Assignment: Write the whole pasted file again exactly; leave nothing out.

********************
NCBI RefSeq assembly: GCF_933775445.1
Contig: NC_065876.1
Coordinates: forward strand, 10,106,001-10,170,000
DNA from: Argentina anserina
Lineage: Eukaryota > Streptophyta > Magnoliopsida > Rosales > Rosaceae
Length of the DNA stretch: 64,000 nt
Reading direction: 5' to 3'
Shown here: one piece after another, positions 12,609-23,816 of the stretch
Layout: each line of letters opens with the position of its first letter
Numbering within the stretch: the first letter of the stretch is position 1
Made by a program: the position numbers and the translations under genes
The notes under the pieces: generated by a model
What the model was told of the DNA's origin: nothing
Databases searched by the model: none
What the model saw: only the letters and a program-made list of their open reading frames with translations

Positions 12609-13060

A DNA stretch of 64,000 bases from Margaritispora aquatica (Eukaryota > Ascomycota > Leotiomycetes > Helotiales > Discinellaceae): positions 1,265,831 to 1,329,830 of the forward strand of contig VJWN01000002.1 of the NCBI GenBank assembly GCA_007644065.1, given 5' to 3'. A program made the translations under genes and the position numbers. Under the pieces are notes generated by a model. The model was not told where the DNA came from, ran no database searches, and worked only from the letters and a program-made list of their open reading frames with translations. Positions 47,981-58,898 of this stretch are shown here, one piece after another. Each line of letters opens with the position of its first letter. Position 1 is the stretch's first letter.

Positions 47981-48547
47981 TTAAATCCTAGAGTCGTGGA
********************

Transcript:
NCBI RefSeq assembly: GCF_933775445.1
Contig: NC_065876.1
Coordinates: forward strand, 10,106,001-10,170,000
DNA from: Argentina anserina
Lineage: Eukaryota > Streptophyta > Magnoliopsida > Rosales > Rosaceae
Length of the DNA stretch: 64,000 nt
Reading direction: 5' to 3'
Shown here: one piece after another, positions 12,609-23,816 of the stretch
Layout: each line of letters opens with the position of its first letter
Numbering within the stretch: the first letter of the stretch is position 1
Made by a program: the position numbers and the translations under genes
The notes under the pieces: generated by a model
What the model was told of the DNA's origin: nothing
Databases searched by the model: none
What the model saw: only the letters and a program-made list of their open reading frames with translations

Positions 12609-13060

A DNA stretch of 64,000 bases from Margaritispora aquatica (Eukaryota > Ascomycota > Leotiomycetes > Helotiales > Discinellaceae): positions 1,265,831 to 1,329,830 of the forward strand of contig VJWN01000002.1 of the NCBI GenBank assembly GCA_007644065.1, given 5' to 3'. A program made the translations under genes and the position numbers. Under the pieces are notes generated by a model. The model was not told where the DNA came from, ran no database searches, and worked only from the letters and a program-made list of their open reading frames with translations. Positions 47,981-58,898 of this stretch are shown here, one piece after another. Each line of letters opens with the position of its first letter. Position 1 is the stretch's first letter.

Positions 47981-48547
47981 TTAAATCCTAGAGTCGTGGA